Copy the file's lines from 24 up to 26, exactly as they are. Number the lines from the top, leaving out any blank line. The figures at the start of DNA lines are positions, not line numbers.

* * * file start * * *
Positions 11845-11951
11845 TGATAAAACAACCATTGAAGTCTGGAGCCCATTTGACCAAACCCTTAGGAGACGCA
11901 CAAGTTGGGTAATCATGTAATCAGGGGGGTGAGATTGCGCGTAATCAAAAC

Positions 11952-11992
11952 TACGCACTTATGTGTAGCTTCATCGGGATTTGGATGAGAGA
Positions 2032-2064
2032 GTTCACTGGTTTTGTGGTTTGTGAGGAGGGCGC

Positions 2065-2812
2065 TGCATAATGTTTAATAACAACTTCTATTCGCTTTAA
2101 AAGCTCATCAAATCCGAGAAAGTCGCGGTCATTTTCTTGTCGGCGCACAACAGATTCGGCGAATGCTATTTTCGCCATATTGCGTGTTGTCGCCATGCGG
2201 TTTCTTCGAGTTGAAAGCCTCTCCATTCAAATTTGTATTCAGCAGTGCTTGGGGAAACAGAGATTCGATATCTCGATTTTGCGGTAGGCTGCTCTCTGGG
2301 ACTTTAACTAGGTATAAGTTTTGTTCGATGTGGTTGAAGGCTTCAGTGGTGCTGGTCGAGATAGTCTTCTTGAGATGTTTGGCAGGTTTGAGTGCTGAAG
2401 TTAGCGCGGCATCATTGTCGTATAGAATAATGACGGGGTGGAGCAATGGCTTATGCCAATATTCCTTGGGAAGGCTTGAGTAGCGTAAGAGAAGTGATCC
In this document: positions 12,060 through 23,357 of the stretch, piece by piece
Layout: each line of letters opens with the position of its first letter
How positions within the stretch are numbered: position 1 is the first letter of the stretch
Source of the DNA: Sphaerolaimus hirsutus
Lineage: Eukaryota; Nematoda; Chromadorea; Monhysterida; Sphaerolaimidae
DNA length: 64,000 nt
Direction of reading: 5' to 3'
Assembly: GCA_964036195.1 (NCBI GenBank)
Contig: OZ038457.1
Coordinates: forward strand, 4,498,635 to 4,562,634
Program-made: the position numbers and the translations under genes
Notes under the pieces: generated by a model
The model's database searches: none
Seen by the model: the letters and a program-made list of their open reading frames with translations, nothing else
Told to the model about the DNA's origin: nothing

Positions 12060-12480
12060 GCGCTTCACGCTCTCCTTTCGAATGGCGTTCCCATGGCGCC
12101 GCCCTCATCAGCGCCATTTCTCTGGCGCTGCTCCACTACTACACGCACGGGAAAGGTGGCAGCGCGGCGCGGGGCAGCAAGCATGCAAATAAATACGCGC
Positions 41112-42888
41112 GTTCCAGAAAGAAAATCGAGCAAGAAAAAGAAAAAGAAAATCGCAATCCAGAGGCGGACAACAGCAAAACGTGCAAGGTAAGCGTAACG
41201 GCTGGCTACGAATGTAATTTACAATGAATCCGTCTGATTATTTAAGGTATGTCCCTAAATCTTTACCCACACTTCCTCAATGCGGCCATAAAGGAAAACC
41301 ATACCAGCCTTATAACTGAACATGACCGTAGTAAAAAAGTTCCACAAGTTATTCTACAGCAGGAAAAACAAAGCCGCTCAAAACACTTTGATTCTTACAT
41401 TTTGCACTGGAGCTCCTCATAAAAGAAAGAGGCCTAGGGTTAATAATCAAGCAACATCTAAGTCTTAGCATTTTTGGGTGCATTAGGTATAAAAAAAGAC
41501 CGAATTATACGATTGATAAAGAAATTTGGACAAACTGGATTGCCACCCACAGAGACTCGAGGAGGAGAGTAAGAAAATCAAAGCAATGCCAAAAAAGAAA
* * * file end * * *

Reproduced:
Program-made: the position numbers and the translations under genes
Notes under the pieces: generated by a model
The model's database searches: none